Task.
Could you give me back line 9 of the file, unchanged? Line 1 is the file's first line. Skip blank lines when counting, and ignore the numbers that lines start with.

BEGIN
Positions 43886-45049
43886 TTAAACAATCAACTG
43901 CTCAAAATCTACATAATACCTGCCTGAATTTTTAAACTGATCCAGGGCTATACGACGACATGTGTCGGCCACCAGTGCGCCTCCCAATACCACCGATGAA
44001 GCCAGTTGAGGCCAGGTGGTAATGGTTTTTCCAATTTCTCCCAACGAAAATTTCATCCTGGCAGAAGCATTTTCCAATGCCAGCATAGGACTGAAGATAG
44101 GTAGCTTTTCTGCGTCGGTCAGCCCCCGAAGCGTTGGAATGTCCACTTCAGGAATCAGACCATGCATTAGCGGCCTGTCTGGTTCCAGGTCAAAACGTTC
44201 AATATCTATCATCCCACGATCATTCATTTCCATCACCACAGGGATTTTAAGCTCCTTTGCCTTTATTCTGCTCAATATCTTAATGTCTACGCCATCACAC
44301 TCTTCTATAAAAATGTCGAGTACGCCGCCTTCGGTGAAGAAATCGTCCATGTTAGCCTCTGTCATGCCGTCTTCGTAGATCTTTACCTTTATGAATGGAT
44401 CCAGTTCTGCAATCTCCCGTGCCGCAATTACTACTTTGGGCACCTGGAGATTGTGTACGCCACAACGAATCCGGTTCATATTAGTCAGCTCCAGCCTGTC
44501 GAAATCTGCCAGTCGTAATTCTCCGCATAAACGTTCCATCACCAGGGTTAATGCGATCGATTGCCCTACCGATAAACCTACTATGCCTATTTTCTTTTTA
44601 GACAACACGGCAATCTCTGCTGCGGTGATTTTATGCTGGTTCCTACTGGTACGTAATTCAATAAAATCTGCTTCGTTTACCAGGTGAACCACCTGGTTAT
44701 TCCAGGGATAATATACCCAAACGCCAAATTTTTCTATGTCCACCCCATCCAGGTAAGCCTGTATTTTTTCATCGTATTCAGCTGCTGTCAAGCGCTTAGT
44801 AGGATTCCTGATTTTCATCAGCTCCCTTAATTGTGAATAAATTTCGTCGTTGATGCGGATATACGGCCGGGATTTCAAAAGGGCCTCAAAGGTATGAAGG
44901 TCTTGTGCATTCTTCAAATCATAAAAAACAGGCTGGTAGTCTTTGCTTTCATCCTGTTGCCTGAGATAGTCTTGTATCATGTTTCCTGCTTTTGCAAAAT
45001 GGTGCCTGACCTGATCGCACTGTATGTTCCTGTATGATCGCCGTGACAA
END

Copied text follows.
44501 GAAATCTGCCAGTCGTAATTCTCCGCATAAACGTTCCATCACCAGGGTTAATGCGATCGATTGCCCTACCGATAAACCTACTATGCCTATTTTCTTTTTA